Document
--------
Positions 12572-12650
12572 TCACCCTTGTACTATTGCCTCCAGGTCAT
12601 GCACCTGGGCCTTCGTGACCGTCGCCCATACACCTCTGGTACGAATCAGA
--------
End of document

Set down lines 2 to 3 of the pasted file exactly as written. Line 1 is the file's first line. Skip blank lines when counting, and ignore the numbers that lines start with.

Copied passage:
12572 TCACCCTTGTACTATTGCCTCCAGGTCAT
12601 GCACCTGGGCCTTCGTGACCGTCGCCCATACACCTCTGGTACGAATCAGA